Friends, let me give you an example from everyday affairs of the free life I am talking about. Once a person’s will has been ratified, no one else can annul it or add to it. Now, the promises were made to Abraham and to his descendant. You will observe that Scripture, in the careful language of a legal document, does not say “to descendants,” referring to everybody in general, but “to your descendant” (the noun, note, is singular), referring to Christ. This is the way I interpret this: A will, earlier ratified by God, is not annulled by an addendum attached 430 years later, thereby negating the promise of the will. No, this addendum, with its instructions and regulations, has nothing to do with the promised inheritance in the will.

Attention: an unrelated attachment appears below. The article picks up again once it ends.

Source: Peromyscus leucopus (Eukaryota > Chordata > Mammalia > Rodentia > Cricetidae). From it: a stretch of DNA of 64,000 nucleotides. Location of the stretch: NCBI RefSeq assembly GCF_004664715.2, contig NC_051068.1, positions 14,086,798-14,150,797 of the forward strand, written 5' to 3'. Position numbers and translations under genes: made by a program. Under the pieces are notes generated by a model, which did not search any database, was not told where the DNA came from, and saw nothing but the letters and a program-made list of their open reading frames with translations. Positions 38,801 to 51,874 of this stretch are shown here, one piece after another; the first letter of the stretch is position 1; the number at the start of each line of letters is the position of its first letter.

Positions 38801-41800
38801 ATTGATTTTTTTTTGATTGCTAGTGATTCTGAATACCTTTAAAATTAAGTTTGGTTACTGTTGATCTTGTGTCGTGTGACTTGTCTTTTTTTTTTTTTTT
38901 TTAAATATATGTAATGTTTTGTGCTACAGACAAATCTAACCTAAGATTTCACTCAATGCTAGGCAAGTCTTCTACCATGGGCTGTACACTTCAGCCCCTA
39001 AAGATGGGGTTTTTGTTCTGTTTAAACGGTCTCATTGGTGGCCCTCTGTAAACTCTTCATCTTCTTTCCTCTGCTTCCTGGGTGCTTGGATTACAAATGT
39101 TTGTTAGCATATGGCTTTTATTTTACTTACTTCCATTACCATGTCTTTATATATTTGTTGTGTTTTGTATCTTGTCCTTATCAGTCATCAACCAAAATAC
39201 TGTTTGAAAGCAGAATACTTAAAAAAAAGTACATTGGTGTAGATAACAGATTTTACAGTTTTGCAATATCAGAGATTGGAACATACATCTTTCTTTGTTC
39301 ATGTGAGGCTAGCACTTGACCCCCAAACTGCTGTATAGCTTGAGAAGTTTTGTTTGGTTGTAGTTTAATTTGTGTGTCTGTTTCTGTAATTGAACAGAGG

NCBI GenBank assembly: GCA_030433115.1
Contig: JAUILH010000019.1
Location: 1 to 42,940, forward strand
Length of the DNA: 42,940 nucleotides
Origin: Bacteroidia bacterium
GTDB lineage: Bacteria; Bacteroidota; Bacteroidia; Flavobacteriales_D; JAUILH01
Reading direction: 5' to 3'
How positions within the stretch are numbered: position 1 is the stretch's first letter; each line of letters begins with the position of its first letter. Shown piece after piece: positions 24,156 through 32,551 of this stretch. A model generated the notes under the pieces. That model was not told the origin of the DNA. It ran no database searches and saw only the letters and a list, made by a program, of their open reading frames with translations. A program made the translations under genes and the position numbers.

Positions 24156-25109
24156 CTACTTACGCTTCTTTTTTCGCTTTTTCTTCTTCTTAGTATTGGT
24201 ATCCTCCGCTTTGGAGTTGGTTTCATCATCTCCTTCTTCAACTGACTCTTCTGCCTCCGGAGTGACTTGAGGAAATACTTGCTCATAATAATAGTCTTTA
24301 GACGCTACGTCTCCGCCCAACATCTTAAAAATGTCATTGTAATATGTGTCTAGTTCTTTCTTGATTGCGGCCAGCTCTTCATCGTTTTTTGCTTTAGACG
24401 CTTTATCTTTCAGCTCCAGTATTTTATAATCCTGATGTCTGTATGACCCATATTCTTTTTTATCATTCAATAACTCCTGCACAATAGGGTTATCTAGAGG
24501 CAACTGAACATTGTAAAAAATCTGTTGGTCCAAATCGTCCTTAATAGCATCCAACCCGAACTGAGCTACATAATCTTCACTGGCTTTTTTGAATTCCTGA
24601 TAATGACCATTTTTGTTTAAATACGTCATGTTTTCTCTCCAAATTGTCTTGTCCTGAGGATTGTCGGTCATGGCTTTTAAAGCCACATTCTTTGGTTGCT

What is the point, then, of the law, the attached addendum? It was a thoughtful addition to the original covenant promises made to Abraham. The purpose of the law was to keep a sinful people in the way of salvation until Christ (the descendant) came, inheriting the promises and distributing them to us. Obviously this law was not a firsthand encounter with God. It was arranged by angelic messengers through a middleman, Moses. But if there is a middleman as there was at Sinai, then the people are not dealing directly with God, are they? But the original promise is the direct blessing of God, received by faith.